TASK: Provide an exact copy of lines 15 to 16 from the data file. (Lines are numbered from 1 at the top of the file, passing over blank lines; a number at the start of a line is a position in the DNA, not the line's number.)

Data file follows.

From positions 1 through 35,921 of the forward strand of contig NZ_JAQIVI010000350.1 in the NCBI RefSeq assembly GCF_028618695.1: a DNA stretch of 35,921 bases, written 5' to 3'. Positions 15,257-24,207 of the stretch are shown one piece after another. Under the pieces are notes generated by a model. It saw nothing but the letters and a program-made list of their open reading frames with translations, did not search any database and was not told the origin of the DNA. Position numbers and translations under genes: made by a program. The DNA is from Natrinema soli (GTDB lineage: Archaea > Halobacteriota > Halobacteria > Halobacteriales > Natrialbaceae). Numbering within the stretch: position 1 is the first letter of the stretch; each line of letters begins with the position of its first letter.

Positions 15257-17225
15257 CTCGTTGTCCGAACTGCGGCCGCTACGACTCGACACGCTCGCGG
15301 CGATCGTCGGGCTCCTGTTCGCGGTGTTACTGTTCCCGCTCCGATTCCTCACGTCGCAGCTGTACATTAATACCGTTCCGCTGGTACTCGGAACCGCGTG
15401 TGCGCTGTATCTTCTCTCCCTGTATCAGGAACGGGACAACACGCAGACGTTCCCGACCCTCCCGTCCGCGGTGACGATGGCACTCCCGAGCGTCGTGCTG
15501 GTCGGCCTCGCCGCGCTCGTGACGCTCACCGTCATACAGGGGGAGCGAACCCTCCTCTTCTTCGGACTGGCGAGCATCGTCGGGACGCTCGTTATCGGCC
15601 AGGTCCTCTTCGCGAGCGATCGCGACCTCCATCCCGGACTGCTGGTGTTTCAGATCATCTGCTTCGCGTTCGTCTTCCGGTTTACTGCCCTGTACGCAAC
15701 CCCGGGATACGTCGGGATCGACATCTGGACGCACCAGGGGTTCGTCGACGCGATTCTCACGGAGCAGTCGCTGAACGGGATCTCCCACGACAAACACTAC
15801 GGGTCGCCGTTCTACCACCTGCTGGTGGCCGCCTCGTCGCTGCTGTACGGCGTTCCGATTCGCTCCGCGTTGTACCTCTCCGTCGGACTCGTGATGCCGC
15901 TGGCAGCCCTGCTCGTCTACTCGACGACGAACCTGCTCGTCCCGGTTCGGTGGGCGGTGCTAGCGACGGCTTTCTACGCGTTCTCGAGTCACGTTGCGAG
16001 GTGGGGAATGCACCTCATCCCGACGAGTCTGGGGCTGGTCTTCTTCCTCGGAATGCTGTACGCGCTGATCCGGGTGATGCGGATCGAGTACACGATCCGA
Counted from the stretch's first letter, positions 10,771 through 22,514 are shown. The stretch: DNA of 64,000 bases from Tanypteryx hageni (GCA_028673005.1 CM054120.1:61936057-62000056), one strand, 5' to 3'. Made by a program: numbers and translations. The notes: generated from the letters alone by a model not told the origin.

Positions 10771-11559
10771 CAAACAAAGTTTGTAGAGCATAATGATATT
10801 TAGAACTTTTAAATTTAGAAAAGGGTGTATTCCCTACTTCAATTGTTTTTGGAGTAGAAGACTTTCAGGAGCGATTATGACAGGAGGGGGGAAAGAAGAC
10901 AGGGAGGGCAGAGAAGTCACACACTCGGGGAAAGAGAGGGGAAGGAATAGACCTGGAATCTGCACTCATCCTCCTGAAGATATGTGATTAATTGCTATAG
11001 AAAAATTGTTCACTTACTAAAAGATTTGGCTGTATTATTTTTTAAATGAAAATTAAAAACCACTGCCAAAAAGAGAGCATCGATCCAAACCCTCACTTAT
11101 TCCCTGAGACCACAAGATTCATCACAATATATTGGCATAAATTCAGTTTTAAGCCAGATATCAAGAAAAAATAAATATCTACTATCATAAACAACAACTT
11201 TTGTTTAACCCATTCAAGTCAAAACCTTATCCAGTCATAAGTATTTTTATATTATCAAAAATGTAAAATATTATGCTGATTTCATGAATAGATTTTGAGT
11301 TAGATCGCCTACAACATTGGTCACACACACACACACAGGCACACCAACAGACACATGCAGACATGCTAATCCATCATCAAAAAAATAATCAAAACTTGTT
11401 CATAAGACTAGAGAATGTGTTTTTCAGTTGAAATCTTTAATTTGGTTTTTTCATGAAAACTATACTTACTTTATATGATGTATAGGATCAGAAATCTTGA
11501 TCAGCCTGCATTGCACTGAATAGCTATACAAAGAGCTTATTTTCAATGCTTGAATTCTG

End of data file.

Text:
10801 TAGAACTTTTAAATTTAGAAAAGGGTGTATTCCCTACTTCAATTGTTTTTGGAGTAGAAGACTTTCAGGAGCGATTATGACAGGAGGGGGGAAAGAAGAC
10901 AGGGAGGGCAGAGAAGTCACACACTCGGGGAAAGAGAGGGGAAGGAATAGACCTGGAATCTGCACTCATCCTCCTGAAGATATGTGATTAATTGCTATAG